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Willis Newton
Wylie (Doc or Dock) Newton
Jess Newton
Joe Newton
Studebaker Touring Car
The Newton Brothers robbed more banks and took more money than any gang in American history and they never killed anybody!

 

 

Of the eleven Newton children, four were troublemakers in the eyes of the law, they were Willis, Joe, Wylie (Doc or Dock) and Jess. They had been born into the poverty of sharecropping, a practice in which they were allowed a place to live, plus a small salary for farming someone else’s land. It was very hard work for all members of a family and only the land owner received substantial profit from it. The poor sharecropper got only enough from it to stay alive and return next season to do it all over again. There was little chance of financial improvement for a sharecropping family.

At some point in time, when Willis was twenty years of age, he claimed to have been falsely accused of stealing cotton from a cotton gin and trying to sell it. In reality, his brother Doc had stolen the cotton, but law enforcement officials weren’t able to locate Doc, so they arrested Willis! In spite of the very flimsy evidence against him, he was sentenced to a year in prison as a result in 1909. Once in prison, Willis was forced to pick a lot of cotton, all the while developing an attitude against the law-abiding neighbors who had sentenced him.

Willis wasn’t in prison long before his brother Doc joined him. He had been convicted of robbing a Post Office and making off with less than fifty dollars worth of postage stamps! Together, they began escape attempts. Some of these were successful, allowing them a short time of freedom, before being caught and given a longer sentence.

Willis was eventually released from prison and began a career, involving the burglary of stores at night.

Two of the Newton brothers had managed to stay out of the legal system, at least for awhile. Jess and Joe worked as bronc busters and ranch hands.

In 1914, Willis was one of two men who robbed a Southern Pacific Railroad passenger train in Cline, Texas, taking 4,700 dollars.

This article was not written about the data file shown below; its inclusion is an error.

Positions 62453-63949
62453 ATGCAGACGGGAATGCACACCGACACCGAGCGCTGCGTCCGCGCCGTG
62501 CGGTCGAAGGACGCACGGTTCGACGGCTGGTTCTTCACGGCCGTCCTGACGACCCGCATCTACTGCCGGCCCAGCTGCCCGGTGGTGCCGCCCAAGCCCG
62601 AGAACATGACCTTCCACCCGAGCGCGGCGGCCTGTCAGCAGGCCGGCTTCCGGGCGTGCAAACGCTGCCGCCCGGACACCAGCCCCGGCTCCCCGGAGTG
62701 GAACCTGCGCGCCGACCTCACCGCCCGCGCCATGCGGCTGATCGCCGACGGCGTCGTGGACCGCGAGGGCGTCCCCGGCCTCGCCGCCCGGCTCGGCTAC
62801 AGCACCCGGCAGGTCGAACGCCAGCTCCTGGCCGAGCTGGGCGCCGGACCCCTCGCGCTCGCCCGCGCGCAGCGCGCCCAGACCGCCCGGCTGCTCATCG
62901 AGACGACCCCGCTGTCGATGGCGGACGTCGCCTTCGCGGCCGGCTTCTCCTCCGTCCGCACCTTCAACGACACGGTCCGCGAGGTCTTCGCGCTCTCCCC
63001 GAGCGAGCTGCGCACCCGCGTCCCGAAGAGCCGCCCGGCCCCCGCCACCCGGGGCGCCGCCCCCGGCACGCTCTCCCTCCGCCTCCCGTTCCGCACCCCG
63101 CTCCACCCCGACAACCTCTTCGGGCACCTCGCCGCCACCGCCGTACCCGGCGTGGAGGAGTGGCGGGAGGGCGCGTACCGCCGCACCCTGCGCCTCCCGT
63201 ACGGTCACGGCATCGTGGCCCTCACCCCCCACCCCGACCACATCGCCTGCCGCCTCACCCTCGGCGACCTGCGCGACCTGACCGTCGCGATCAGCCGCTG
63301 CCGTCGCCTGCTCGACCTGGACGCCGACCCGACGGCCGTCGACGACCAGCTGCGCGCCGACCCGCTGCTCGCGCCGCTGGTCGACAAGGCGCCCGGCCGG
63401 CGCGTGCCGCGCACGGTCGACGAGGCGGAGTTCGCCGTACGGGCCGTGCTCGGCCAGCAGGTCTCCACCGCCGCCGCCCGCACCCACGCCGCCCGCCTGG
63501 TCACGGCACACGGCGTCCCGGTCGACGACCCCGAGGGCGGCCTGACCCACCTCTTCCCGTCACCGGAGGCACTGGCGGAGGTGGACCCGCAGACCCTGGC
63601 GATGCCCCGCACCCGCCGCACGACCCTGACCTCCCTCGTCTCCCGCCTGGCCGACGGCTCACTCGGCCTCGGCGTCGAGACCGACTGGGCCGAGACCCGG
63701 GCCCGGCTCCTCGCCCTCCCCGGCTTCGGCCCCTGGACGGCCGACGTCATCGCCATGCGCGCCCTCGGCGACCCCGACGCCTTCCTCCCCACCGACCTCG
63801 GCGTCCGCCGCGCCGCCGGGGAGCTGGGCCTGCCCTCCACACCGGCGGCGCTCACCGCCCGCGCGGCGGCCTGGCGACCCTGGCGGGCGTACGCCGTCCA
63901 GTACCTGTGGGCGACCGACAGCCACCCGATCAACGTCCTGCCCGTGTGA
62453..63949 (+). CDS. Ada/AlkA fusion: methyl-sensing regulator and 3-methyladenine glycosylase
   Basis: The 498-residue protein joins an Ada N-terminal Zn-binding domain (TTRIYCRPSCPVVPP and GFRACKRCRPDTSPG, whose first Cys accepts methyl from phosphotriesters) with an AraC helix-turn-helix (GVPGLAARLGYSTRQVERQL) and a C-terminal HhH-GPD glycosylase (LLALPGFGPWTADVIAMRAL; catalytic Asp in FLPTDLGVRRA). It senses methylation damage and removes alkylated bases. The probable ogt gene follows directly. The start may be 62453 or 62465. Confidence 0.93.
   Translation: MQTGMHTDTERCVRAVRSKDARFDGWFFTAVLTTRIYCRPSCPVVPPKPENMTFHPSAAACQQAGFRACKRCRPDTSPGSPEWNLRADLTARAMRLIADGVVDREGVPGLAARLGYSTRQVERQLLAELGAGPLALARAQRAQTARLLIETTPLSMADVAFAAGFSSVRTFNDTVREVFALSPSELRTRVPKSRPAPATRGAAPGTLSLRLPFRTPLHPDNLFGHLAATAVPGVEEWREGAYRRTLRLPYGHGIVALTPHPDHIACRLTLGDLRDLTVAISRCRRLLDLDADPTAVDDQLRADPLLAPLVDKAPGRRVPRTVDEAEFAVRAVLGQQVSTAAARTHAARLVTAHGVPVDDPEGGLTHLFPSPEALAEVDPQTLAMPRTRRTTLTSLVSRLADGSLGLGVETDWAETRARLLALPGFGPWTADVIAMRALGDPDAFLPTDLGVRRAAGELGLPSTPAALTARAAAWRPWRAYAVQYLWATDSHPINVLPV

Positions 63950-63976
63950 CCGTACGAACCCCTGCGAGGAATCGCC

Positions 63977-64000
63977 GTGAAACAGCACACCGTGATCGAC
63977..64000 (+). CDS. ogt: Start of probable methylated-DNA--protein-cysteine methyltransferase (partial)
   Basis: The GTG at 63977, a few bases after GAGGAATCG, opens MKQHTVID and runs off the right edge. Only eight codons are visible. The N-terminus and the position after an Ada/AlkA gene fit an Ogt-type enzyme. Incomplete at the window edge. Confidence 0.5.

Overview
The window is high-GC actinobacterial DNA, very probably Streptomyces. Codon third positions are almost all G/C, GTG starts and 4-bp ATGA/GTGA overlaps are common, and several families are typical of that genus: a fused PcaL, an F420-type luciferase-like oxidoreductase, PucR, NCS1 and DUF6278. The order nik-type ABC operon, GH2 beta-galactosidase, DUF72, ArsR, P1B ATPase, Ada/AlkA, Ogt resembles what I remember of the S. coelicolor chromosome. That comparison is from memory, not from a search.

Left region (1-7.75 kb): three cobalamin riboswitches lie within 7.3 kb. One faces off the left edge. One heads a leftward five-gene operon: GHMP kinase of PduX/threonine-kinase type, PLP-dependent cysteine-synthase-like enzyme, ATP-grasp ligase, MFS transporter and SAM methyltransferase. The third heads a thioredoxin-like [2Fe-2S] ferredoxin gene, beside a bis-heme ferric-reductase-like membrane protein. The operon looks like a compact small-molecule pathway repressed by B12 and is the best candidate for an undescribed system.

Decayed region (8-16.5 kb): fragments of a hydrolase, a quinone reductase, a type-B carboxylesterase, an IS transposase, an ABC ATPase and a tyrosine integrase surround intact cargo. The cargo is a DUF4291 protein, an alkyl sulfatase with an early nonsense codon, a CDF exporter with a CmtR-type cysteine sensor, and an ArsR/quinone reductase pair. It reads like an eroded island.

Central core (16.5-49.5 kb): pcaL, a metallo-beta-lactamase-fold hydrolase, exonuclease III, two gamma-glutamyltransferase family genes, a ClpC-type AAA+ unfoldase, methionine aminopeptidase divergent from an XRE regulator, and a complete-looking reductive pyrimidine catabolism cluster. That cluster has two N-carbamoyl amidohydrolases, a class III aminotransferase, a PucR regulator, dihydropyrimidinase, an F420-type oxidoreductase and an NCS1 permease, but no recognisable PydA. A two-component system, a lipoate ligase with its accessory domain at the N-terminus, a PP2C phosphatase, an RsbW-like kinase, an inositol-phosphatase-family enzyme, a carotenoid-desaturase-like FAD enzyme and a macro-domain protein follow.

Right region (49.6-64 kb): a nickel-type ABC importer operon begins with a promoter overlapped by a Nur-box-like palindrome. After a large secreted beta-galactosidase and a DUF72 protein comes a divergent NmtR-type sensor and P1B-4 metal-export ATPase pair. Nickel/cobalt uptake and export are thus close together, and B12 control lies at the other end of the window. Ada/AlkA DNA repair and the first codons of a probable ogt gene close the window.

In 1916, Willis was a member of a Durant, Oklahoma gang that robbed a bank in Boswell, Oklahoma, taking about 10,000 dollars.

In 1917, Willis was tried for burglary and convicted. By forging some letters, he managed to get a pardon.

When Willis was released from prison this time, he started working with and learning from a gang of bank burglars. They would break into a bank at night, use explosives to blow open the safe door and then take the money. The big drawback to this was that occasionally the explosives man got himself blown up, handling nitro-glycerin. So, Willis had several teachers during this time.

It was1920, while in Tulsa, Oklahoma, that Willis decided to set up his “business.” He spoke with safecracker and high-explosives expert, Brentwood “Brent” Glasscock about joining the business. Glasscock agreed. Willis had decided that all the wildness exhibited by other outlaws was not to be a part of their business. It was to be for profit only, with the intention of hurting no one. He spoke to his brothers, Joe and Jess about joining him. Doc, serving time in prison, heard of this and again, affected another successful escape – his fifth! The Newton Gang was formed with Willis and his four recruits.

A corrupt official with the Texas Association of Bankers sold Willis a list of banks that used an older model of safe that was especially vulnerable to the Newton’s method of opening.

Most of the Newton Gang’s robberies were committed at night. They especially liked to operate in small towns and in winter, when people were much more reluctant to come outside to investigate the noise made by the nitro-glycerin as it blew a safe. They would usually cut telephone lines before entering a bank to rob it. Two of the brothers would stand guard with shotguns to hold off any courageous citizens that wished to stop them. However, the gang never killed anyone.

The gang robbed banks in Texas, Arkansas, Oklahoma, Kansas, Nebraska, Iowa, Colorado, North Dakota, Missouri, Illinois, Wisconsin and Canada. They are to this day suspected of having robbed banks in Washington and Oregon, but it has never been proven.

In 1921, the brothers robbed mail cars in Bells, Texas and Bloomberg, Texas, loading their ill-gotten profit into their Studebaker Special Six, their preferred automobile. During this period, they robbed banks in the Texas cities of San Antonio, San Marcos, Boerne and Pearsall. They robbed banks in Gallatin, Missouri, Lafayette, Colorado, Tab, Indiana and Spencer, Indiana. In Manitoba, they robbed banks in Melita and Moosomin. They robbed a bank in Toronto and an Illinois Central train in Toronto and a train in St. Joe, Missouri. It is reported that they stole over 200,000 dollars in cash and bonds from these robberies.

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